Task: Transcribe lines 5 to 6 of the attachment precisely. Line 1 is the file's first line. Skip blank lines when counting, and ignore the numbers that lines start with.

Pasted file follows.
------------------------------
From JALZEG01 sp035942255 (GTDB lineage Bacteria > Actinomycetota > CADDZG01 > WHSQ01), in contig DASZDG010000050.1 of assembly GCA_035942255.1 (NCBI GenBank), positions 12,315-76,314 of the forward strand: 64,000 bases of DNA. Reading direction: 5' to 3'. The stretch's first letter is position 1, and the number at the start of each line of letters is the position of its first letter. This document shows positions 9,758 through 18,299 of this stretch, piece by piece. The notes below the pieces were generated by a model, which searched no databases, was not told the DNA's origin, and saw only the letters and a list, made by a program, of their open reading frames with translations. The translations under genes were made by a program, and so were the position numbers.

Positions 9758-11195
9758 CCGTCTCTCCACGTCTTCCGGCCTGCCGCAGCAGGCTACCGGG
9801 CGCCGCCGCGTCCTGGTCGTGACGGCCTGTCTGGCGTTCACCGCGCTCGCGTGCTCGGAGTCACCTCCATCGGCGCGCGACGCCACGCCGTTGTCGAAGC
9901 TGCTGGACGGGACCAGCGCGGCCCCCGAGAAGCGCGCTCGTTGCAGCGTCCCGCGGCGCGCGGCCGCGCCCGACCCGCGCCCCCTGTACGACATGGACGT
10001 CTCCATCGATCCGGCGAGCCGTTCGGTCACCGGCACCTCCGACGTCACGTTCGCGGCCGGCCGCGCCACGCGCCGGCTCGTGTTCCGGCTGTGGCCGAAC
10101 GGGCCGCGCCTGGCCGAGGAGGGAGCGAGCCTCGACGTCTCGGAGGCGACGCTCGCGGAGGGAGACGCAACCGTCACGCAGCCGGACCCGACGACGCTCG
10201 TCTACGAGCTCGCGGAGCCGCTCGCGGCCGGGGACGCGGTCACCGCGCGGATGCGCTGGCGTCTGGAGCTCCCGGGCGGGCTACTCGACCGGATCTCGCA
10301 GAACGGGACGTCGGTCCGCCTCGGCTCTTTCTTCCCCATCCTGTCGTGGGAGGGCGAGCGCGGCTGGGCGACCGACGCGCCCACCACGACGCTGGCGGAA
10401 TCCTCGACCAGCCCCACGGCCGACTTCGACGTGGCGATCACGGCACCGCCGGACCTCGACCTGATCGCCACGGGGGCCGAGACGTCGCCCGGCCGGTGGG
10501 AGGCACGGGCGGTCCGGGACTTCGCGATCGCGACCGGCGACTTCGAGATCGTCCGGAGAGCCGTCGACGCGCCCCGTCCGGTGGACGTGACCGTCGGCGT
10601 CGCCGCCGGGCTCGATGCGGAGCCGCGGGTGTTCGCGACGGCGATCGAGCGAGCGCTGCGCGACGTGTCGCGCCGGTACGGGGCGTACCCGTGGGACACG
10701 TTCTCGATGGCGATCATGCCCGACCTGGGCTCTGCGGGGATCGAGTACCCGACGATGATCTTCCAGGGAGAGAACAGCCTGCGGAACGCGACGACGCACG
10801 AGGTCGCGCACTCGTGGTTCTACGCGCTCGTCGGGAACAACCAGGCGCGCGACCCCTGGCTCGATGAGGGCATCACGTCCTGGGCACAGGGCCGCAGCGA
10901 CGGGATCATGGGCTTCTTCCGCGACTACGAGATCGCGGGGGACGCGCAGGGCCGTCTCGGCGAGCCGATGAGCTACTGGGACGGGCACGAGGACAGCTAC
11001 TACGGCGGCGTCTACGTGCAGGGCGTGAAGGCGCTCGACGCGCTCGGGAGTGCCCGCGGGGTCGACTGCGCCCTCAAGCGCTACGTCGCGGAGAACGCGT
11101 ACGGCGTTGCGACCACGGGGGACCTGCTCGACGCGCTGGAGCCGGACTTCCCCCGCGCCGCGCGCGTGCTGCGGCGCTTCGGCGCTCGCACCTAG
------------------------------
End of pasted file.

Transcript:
9901 TGCTGGACGGGACCAGCGCGGCCCCCGAGAAGCGCGCTCGTTGCAGCGTCCCGCGGCGCGCGGCCGCGCCCGACCCGCGCCCCCTGTACGACATGGACGT
10001 CTCCATCGATCCGGCGAGCCGTTCGGTCACCGGCACCTCCGACGTCACGTTCGCGGCCGGCCGCGCCACGCGCCGGCTCGTGTTCCGGCTGTGGCCGAAC